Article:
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How AI will affect your retail strategy this year

An industry leader is urging Australian retailers to brace themselves for a new era of AI this year.

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Retailers need to be ready for the advent of a new phase of AI this year as smart technology moves from augmenting experiences to becoming a fully-fledged assistant, bringing in-person experiences online by predicting customer preferences.

But fear not, because AI is far from taking over at this stage, according to Ryan Lester, Director of Customer Engagement Technologies at LogMeIn.

These are the five ways AI will impact your retail strategy in 2019.

  1. Chatbots will be more proactive

2019 will be the year where AI will be able to proactively predict shopping behaviours, giving the technology the ability to operate as a fully-fledged shopping assistant.

While today chatbots predominantly respond to consumer enquiries when they are prompted, 2019 will see the rise of chatbots with highly complex functionalities and the ability to interpret patterns of consumer behaviours, and make predictions and recommendations based on these.

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“No longer will chatbots sit on the sideline waiting to be asked a question, they will be able to anticipate the needs of customers and proactively offer them timely, tailored recommendations based on known information like location and past engagements,” he says.

“What we’re seeing with a lot of AI and chatbots is that as they become more intelligent and people put them out there they start seeing more frequent use cases where the technology goes beyond simple information sharing to actually helping people plan things out.”

As this technology is rolled out at a large scale, we will also start to see it integrating with other systems, allowing the AI access to a broad data set, he says.

  1. AI won’t takeover – yet

While AI is advancing more rapidly than ever before, transforming every aspect of the consumer, and retailer’s journey, it won’t take over existing retail jobs, at least not at this stage.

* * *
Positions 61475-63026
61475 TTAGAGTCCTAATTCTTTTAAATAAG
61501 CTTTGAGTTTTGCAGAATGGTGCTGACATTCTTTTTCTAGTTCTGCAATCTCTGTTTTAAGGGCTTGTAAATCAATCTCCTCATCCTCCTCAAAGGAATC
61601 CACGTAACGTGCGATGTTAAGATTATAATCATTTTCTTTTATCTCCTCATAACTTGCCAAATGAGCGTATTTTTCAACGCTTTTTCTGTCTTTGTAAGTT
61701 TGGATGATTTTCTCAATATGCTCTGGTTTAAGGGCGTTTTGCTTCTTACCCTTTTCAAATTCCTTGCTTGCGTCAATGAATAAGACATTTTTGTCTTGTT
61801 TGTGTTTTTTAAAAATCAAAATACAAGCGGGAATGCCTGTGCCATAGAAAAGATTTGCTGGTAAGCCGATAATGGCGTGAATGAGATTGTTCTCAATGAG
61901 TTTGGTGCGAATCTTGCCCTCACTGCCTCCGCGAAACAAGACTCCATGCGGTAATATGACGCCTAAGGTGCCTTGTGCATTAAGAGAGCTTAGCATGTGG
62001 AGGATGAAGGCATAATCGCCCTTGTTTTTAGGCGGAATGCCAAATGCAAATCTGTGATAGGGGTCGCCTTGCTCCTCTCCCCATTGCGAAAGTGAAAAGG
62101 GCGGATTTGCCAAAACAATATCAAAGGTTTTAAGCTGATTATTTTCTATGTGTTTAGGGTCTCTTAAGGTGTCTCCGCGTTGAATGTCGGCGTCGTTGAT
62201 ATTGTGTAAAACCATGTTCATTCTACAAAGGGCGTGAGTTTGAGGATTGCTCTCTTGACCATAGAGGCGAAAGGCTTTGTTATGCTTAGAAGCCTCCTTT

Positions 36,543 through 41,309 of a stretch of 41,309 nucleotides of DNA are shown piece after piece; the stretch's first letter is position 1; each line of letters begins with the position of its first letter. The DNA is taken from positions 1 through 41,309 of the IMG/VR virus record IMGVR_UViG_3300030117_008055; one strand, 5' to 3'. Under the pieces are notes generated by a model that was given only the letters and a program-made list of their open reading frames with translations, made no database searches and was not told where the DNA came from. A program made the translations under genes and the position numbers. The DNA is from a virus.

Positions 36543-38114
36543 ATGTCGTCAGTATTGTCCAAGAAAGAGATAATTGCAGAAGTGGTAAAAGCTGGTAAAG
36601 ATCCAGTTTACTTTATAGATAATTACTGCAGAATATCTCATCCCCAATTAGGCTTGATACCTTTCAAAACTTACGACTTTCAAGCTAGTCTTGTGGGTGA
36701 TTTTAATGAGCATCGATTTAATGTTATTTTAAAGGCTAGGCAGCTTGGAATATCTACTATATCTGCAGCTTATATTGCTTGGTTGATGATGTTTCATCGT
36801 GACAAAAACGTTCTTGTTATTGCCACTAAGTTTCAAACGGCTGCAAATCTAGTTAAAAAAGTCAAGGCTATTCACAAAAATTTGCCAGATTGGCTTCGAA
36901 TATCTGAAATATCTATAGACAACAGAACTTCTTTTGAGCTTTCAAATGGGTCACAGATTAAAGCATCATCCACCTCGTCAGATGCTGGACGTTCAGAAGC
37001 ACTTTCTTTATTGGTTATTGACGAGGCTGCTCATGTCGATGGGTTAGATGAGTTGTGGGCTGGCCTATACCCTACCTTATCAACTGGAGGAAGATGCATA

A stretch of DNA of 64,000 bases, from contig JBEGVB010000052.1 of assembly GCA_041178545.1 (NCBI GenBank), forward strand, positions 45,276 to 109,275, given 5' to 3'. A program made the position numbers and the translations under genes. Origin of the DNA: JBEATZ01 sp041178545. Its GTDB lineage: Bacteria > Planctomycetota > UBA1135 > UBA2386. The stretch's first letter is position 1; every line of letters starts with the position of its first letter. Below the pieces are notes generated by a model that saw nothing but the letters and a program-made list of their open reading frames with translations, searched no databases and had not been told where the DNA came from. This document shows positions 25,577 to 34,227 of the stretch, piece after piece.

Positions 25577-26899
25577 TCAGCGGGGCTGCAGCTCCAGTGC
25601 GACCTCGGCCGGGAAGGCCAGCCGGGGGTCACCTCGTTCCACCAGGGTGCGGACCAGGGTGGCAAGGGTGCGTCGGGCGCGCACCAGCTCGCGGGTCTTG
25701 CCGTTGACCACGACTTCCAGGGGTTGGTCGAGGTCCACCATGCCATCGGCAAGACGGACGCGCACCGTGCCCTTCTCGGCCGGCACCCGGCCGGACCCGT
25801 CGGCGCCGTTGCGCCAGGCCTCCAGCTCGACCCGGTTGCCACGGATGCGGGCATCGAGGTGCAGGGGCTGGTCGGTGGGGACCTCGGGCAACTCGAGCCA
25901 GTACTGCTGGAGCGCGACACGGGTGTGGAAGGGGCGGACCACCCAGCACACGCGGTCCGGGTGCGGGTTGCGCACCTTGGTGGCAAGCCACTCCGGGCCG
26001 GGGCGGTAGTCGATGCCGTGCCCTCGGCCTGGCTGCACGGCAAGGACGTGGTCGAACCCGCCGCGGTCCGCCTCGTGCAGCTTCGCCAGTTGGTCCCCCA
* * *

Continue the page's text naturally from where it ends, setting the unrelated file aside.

Rather, AI will be a “silent force,” Mr Lester says, operating in the background to help retailers work “smarter and faster.”

We are not even close to a point where AI can run on its own, Mr Lester says, and humans are still needed to train and manage bots.

“There are tasks that bots are good at and others that require a human touch.  In customer service, for example, chatbots are helping lighten the load of agents by taking on the simple, repetitive questions that plague their days, but human agents are still a crucial component for those complicated questions and more sensitive engagements will always need a human touch – that is not something that AI will be able to replace,” he says.

AI will continue to enrich the customer experience by freeing up humans to take control of the more complex customer service tasks.

“Now agents have time to do things like spend more time with customers and they’re worried less about metrics and more about starting conversation, average basket size or upsell or cross-sell opportunities,” he says.

  1. Digital will be humanised by AI

No longer will consumers trade off the convenience of doing their business online for the personalisation of an in-store experience, Mr Lester says.

This year, more than ever, bots will be able to connect with customers in an incredible personalised way online – allowing a seamless interaction that mirrors the in-store experience.

“2019 will be the year that consumers stop compromising.  AI will make it possible to bring that in-person experience to the digital world by leveraging customer preferences and behaviours to help agents (bots or humans) better understand needs and provide more personalised recommendations,” he says.

  1. Employee experience: the next frontier

This year will see companies implementing what they’ve learnt about CX internally, leveraging the capabilities of this intelligence to boost employee satisfaction.

“The old adage of happy employees make for happy customers is very true,” Mr Lester says.

Companies will be able to leverage AI to develop a profile of their employees, and the ability to tailor assistance specifically to them.

“If an employee is new, for example, AI can proactively serve them up with on boarding materials specific to their job and offer them an always-on partner for questions throughout their lifecycle,” he says.

  1. Traditional customer support will disappear

In five years’ time, customer service as we know it will completely disappear, Mr Lester argues.

As the roll out of technology accelerates, consumers will need IT experts more than ever. But how this assistance is deployed will look very different, he argues.

IT assistance is going to increasingly be in the form of AI, Mr Lester says, and this technology will become more and more proficient at solving IT problems.

“I don’t think email will totally go away but the more traditional forms of customer experience are going to become better or smarter through AI,” he says.

“The result will be that while the work L1 technicians do today may be handled by AI, but what it will do is open a tremendous opportunity for those agents elevate their role within the organisation and do more impactful and strategic work.”